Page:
I know this sounds picky, but these trips are vacations for me, not so much "training opportunities." Except for my trip to Spain, I didn't really do any special training, and that was only because it was so early in the season. I tend to just push through, grin and bear it, as I know I can get through horrible climbs based on what I do at home. I may be slow, but I can do it. The only reason I didn't do some of the "extra" climbs in Spain was the fact I was on a rental bike where I could not reach the brakes from the drops and the lowest cog was a 25, as opposed to the 27/28 I have on my carbon roadie.
    This is somewhat of a digression, but over the years I have learned a lot about myself on these trips. Each one had its plusses and minuses. Spain was definitely the best, due to the small, international group, and the leaders, who are the actual owners of the company. The riding was horrifically hard (we did 2 climbs that were on a Vuelta route), but the other parts, especially the food, made up for it. The trip to the Finger Lakes was the worst, mostly due to the weather, but I also found the scenery to not be that wonderful, coming from eastern Massachusetts, and we were riding on roads with wide shoulders, but filled with debris. I had 5 flats on that trip, and 2 more when I got home, when I finally bought new tires.
    A lot to think about.
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  6. #6
    Join Date
    Nov 2007
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    I know this sounds picky, but these trips are vacations for me, not so much "training opportunities." Except for my trip to Spain, I didn't really do any special training, and that was only because it was so early in the season. I tend to just push through, grin and bear it, as I know I can get through horrible climbs based on what I do at home. I may be slow, but I can do it. The only reason I didn't do some of the "extra" climbs in Spain was the fact I was on a rental bike where I could not reach the brakes from the drops and the lowest cog was a 25, as opposed to the 27/28 I have on my carbon roadie.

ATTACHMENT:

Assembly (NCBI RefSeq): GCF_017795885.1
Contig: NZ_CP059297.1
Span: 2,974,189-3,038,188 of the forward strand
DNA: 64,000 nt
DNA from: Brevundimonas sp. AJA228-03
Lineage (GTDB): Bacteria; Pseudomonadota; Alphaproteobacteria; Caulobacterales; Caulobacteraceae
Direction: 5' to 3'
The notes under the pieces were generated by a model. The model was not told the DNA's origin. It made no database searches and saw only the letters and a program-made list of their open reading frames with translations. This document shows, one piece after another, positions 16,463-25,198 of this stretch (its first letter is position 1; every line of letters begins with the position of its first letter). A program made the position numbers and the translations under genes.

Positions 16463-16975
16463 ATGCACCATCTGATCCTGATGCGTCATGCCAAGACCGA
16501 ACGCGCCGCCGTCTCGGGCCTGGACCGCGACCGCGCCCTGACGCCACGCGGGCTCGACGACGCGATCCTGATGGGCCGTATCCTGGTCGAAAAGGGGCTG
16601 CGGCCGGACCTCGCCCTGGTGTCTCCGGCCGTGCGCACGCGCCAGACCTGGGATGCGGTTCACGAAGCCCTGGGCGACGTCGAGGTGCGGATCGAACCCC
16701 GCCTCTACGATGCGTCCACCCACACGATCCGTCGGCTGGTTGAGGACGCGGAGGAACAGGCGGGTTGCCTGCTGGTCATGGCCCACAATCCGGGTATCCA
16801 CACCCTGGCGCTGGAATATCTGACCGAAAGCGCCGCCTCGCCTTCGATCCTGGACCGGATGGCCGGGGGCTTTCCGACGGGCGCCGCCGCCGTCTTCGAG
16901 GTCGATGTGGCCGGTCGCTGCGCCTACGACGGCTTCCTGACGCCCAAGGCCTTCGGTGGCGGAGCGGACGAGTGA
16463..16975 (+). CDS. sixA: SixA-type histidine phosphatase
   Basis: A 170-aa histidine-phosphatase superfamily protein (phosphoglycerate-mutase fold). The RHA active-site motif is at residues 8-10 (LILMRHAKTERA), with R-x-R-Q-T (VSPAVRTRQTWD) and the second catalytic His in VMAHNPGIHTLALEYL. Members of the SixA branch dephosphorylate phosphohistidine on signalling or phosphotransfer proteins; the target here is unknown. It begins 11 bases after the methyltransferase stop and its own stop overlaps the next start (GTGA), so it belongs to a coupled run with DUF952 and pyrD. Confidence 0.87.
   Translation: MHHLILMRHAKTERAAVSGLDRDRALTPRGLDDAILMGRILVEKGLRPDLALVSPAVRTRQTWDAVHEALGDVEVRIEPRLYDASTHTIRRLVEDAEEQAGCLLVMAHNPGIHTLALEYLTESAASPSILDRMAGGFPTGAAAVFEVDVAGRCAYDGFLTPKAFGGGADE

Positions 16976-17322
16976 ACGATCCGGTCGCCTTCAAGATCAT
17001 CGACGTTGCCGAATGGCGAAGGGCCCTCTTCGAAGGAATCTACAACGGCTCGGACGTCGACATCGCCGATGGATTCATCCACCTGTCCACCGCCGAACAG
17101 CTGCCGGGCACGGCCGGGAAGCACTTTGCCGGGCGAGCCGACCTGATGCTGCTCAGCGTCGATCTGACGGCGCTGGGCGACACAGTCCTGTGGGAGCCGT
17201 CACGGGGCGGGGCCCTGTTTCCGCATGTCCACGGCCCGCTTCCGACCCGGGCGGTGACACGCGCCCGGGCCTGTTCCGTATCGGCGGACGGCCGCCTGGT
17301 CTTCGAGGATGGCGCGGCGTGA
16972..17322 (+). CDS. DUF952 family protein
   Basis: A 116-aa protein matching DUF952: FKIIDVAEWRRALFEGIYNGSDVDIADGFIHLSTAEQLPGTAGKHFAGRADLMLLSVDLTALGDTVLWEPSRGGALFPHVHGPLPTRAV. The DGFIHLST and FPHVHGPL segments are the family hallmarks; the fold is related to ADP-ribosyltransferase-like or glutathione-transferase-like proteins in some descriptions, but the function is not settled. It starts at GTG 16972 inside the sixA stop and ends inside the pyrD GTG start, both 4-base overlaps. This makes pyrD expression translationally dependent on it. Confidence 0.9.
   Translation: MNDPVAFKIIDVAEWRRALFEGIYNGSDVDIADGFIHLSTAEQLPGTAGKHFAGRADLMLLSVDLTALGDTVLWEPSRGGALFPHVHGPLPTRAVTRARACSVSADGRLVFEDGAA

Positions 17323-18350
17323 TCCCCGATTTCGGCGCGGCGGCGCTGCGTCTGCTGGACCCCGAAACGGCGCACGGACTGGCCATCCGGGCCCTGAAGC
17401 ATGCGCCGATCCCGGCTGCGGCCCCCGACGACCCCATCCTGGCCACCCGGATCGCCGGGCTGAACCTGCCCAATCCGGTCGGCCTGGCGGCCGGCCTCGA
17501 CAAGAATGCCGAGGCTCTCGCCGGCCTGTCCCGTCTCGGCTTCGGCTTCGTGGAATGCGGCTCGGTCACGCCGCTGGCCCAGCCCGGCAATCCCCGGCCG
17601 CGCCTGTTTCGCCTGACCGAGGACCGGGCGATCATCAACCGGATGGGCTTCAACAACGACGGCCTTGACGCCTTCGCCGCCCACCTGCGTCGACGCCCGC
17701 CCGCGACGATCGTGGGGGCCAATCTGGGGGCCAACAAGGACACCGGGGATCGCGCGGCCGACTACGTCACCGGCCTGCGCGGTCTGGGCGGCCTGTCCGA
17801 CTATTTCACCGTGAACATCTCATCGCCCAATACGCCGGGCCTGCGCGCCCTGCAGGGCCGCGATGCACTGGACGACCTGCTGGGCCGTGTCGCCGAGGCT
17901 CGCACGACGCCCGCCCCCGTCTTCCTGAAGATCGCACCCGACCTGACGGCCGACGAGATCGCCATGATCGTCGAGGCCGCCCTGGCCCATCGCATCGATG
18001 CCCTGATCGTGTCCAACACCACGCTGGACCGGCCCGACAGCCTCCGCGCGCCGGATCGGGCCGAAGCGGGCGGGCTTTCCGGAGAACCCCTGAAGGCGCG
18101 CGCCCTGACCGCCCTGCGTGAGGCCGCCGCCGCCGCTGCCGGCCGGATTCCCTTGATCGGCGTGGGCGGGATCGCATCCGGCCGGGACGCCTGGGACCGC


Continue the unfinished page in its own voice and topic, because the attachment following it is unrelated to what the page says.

This is somewhat of a digression, but over the years I have learned a lot about myself on these trips. Each one had its plusses and minuses. Spain was definitely the best, due to the small, international group, and the leaders, who are the actual owners of the company. The riding was horrifically hard (we did 2 climbs that were on a Vuelta route), but the other parts, especially the food, made up for it. The trip to the Finger Lakes was the worst, mostly due to the weather, but I also found the scenery to not be that wonderful, coming from eastern Massachusetts, and we were riding on roads with wide shoulders, but filled with debris. I had 5 flats on that trip, and 2 more when I got home, when I finally bought new tires.
    A lot to think about.